Dreams and Schemes
In Part 4 of our series about using activities from the book, Teaching Unplugged, in online English teaching, I’m going to look at activities for encouraging your learner to talk with you about their dreams, hopes and plans. These are the kinds of topics language was made for, but are sadly neglected in coursebooks and worksheets. These activities may push your learner towards using modal verbs and conditionals…or they might not!
You’re going to grant your student three wishes. To help your learner come up with their personal wish list, draw five concentric circles on an online whiteboard. In the centre circle, write Me, in the next circle write My family and friends, then My work/My school, then My town/neighbourhood, and in the outermost circle write The World. (Or just use the diagram on the left – click it for full size and save it, then upload it to an online whiteboard). Ask your learner to copy down this diagram on a piece of paper and then to write down a wish for three of these circles. Help your learner by coming up with examples of your own. For example:
- It would be nice to have a long holiday (Me)
- I’d like to see my grandmother this weekend (My family and friends)
- I wish they would make the buses run on time (My town/neighbourhood)
Your learner works on their wish list and then describes their three wishes to you. Support your learner with any language issues and ask follow-up questions to encourage them to expand on their wishes. As a language focus, you can look at the language they used. Did they use modals and conditionals?
The Perfect School
Ask your learner to think of as many words as they can that are associated with “school”. You can either do this orally, or type the words into Skype or on to an online whiteboard. Encourage them to come up with more words by asking questions, such as “where do we eat in a school?” and “what keeps us warm/cool in a school?”. Work together to come up with a list of ideas for the perfect school. Encourage and support your learner with language. Then your learner should choose the top five improvements they would make to their school, for example: “a bigger canteen”, “a refurbished library”, together with reasons each one is a good idea. Again, support your learner with any language needs. To finish off, your learner should describe again her five improvements to you, along with her reasons. If you want to give your learner some homework, ask them to draft a letter to the local education department describing these suggestions. Alternatively, work on the letter together during the lesson, writing the letter on an online whiteboard.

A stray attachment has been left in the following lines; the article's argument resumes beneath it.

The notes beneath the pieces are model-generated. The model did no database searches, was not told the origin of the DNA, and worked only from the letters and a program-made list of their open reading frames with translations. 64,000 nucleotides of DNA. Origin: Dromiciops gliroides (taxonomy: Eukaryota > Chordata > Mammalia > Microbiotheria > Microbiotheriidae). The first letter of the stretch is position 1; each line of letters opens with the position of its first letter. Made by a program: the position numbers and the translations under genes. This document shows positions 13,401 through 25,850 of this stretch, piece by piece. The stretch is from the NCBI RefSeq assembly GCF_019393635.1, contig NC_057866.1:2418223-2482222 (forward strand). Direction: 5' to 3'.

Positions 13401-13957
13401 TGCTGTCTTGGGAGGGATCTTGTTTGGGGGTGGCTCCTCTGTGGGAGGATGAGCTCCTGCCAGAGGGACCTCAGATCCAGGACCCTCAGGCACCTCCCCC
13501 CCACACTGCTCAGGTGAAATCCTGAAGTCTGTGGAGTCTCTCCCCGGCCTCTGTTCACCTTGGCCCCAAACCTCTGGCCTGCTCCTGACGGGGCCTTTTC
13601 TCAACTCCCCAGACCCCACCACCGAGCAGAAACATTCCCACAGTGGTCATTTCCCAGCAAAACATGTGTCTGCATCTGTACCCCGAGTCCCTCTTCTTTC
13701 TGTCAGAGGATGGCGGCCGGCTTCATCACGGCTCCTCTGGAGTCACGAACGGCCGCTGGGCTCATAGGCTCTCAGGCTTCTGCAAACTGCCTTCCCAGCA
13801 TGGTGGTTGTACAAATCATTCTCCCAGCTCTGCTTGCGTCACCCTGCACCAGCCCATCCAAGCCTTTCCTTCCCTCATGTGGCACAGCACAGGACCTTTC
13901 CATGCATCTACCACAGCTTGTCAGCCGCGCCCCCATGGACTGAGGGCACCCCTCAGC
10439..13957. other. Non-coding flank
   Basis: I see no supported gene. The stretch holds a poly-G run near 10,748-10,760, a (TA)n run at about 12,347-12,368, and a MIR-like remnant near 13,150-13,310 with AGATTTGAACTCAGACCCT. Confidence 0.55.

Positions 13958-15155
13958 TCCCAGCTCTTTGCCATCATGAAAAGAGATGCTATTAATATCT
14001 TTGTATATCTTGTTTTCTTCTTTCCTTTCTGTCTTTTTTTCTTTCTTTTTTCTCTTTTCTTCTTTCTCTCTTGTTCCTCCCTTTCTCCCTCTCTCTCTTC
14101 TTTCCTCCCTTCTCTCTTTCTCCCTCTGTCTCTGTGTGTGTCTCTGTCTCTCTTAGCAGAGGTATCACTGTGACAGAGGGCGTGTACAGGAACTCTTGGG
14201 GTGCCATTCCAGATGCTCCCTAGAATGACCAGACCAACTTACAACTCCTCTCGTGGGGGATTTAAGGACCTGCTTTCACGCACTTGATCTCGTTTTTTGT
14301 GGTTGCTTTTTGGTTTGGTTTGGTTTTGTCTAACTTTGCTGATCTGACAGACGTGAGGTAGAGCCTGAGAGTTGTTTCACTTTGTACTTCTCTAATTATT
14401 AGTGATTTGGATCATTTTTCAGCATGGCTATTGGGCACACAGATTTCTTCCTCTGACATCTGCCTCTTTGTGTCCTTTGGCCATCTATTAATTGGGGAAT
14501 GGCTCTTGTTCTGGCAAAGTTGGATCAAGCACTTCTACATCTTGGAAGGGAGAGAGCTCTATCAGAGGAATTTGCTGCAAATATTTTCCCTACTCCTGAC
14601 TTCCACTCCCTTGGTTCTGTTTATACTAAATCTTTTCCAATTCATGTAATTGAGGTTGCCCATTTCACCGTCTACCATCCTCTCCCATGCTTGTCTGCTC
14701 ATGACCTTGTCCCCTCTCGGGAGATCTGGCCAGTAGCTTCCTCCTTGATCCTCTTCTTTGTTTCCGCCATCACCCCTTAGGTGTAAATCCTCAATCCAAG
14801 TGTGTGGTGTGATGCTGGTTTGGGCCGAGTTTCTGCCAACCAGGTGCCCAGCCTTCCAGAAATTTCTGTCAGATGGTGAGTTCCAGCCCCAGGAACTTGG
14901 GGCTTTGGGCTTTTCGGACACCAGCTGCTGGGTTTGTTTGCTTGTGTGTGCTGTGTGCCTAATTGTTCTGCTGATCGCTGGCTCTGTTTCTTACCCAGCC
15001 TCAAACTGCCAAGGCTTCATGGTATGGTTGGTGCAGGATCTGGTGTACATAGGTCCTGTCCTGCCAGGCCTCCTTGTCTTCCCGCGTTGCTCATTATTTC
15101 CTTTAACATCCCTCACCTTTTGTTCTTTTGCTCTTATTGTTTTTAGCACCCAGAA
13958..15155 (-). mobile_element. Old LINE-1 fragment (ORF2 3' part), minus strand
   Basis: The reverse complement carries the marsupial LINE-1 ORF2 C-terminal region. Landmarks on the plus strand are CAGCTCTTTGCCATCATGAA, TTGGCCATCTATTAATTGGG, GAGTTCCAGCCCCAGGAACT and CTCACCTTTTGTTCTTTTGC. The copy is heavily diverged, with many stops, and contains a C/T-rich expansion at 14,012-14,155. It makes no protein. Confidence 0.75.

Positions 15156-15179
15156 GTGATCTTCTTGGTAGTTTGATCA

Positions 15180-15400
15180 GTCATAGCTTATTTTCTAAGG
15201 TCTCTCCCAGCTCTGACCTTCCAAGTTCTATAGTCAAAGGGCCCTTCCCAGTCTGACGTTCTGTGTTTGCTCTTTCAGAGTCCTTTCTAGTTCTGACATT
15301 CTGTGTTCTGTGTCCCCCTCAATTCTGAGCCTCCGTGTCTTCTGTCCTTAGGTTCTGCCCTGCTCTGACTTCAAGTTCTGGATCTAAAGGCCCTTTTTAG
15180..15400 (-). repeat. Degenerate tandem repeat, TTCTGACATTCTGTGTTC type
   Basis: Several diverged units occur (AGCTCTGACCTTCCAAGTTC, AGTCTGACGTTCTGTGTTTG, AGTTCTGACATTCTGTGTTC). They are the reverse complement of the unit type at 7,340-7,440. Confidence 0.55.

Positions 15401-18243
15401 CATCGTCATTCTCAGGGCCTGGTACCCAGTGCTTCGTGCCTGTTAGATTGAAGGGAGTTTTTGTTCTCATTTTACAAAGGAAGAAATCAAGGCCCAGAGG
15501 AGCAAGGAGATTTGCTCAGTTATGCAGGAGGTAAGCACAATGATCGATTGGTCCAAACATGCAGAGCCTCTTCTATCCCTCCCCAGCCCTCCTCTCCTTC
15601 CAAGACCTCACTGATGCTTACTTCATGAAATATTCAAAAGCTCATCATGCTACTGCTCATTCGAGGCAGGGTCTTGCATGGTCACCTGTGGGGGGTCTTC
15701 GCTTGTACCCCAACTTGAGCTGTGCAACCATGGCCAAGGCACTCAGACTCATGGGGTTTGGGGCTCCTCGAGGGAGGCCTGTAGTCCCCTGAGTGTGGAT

This activity can be adapted for other things: the perfect sports centre, the perfect office, the perfect shopping centre, the perfect home, the perfect park, and so on. If your learner works in a particular profession, choose a scenario relevant to their profession, such as the perfect hospital for nurses and doctors or the perfect public transport system for a local planning official.